The Russian Revolution 1890-1924

Subject HIST20064 (2010)

Note: This is an archived Handbook entry from 2010.

Credit Points: 12.50
Level: 2 (Undergraduate)
Dates & Locations:

This subject has the following teaching availabilities in 2010:

Semester 2, Parkville - Taught on campus.
Pre-teaching Period Start not applicable
Teaching Period not applicable
Assessment Period End not applicable
Last date to Self-Enrol not applicable
Census Date not applicable
Last date to Withdraw without fail not applicable

Timetable can be viewed here. For information about these dates, click here.
Time Commitment: Contact Hours: A 1.5-hour lecture and a 1-hour tutorial per week
Total Time Commitment: 8.5 hours per week: total time commitment 102 hours2.5 contact hours/week , 6 additional hours/week. Total of 8.5 hours per week.
Prerequisites: Completion of 12.5 points at first-year in history or one of the Faculty of Arts' Interdisciplinary Foundation (IDF) subjects.
Corequisites: None
Recommended Background Knowledge: None
Non Allowed Subjects:

131-050 The Russian Revolution 1890-1924 or 131-250; 131-350; 671-380

Core Participation Requirements: For the purposes of considering requests for Reasonable Adjustments under the Disability Standards for Education (Cwth 2005), and Students Experiencing Academic Disadvantage Policy, academic requirements for this course are articulated in the Course Description, Course Objectives and Generic Skills of this entry.
The University is dedicated to provide support to those with special requirements. Further details on the disability support scheme can be found at the Disability Liaison Unit website:


Prof Stephen Wheatcroft


Stephen Wheatcroft

Subject Overview: This subject examines the nature of late Tsarist society and causes of the revolutions of 1905 and 1917 and how these contributed to the emerging Soviet society. On completion of this subject students should have an improved understanding of the nature of pre-revolutionary Russian society, the causes and consequences of the Russian Revolution, and the nature of early post-revolutionary Soviet society.
  • be able to understand the origins of the Russian state and the nature of Tsarist authority;
  • have an appreciation of the various attempts to reform the system and the difficulties these encountered;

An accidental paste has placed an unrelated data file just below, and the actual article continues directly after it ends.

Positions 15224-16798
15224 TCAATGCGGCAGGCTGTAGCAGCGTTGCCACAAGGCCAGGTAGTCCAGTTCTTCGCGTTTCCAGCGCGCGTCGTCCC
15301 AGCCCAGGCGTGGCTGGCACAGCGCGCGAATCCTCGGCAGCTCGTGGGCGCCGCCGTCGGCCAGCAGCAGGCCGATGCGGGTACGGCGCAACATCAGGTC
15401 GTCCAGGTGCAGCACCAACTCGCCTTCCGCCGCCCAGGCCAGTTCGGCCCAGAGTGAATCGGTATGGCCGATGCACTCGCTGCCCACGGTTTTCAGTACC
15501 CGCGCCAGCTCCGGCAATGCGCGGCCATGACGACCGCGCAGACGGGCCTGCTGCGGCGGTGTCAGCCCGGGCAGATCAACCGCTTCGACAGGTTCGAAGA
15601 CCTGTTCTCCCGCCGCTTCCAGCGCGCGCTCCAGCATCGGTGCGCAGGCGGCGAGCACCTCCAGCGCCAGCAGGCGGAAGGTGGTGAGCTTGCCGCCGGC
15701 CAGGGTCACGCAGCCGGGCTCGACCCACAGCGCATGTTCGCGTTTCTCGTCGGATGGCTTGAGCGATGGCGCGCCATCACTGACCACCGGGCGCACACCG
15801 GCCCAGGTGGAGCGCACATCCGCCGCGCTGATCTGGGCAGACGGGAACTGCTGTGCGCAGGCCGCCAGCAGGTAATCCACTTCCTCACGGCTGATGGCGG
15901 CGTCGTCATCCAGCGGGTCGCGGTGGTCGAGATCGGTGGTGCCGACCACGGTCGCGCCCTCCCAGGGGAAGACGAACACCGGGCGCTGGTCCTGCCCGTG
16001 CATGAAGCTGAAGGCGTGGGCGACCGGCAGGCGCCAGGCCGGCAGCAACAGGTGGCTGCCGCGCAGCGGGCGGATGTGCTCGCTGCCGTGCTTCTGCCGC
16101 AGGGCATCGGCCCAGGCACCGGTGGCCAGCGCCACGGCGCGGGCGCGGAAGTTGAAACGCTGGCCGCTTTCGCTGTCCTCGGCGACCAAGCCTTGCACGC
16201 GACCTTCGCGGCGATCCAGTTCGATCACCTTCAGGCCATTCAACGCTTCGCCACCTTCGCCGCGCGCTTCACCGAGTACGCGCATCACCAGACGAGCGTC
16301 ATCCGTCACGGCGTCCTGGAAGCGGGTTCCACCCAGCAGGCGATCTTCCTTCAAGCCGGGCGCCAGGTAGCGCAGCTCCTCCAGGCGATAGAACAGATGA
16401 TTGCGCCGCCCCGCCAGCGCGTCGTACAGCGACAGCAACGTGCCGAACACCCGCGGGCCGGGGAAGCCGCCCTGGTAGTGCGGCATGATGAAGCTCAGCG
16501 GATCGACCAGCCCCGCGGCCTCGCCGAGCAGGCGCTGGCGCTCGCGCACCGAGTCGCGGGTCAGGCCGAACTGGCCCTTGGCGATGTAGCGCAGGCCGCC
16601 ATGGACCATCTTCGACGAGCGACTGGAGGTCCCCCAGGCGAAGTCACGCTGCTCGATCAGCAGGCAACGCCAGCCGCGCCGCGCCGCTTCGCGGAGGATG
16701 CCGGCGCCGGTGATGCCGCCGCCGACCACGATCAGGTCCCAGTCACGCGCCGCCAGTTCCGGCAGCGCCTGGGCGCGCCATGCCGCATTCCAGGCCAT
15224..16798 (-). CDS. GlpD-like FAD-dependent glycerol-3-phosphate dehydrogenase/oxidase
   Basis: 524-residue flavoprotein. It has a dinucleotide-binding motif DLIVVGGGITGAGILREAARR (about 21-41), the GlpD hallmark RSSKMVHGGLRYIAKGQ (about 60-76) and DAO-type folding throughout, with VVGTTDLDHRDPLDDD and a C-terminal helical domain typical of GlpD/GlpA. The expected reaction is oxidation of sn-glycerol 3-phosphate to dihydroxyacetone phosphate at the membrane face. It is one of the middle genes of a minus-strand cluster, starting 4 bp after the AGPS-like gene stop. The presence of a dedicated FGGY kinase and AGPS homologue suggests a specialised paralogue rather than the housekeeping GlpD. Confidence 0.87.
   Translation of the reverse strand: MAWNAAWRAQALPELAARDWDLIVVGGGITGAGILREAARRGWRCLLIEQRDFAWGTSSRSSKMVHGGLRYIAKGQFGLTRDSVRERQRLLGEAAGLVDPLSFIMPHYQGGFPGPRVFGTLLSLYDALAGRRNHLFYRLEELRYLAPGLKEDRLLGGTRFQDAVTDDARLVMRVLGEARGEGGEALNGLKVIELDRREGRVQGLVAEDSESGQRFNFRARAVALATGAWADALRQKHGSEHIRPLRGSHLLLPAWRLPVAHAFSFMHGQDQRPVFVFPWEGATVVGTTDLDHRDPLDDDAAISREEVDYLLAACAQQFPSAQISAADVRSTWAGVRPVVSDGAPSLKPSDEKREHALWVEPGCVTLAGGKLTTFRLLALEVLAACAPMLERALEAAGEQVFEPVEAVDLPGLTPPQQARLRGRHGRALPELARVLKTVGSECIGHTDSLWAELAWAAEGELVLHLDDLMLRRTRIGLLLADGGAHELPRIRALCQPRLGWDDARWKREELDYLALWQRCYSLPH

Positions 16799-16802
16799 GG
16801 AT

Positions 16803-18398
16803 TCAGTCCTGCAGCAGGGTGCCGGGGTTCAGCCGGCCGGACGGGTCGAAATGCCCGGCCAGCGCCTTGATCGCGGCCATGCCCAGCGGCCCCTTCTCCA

• appreciate the forces leading to revolution.
Assessment: Two argumentative research essays on comparative themes, each of 2000 words 50% each (one due mid-semester the other due at the end of semester). Hurdle requirement: students must attend a minimum of 75% of tutorials in order to be pass this subject.
Prescribed Texts:
A subject reader will be available.
Breadth Options:

This subject potentially can be taken as a breadth subject component for the following courses:

You should visit learn more about breadth subjects and read the breadth requirements for your degree, and should discuss your choice with your student adviser, before deciding on your subjects.

Fees Information: Subject EFTSL, Level, Discipline & Census Date
Generic Skills:
  • demonstrate research skills through competent use of the library and other information sources;
  • show critical thinking and analysis through recommended reading, essay writing and tutorial discussion, and by determining the strength of an argument;
  • demonstrate understanding of social, ethical and cultural context through the contextualisation of judgements, developing a critical self-awareness, being open to new ideas and possibilities and by constructing an argument.
Notes: Formerly available as 131-250/350. Students who have completed 131-250 or 131-350 are not eligible to enrol in this subject.
Related Course(s): Diploma in Modern Languages (Russian)
Related Majors/Minors/Specialisations: European Studies
History Major
Russian Major

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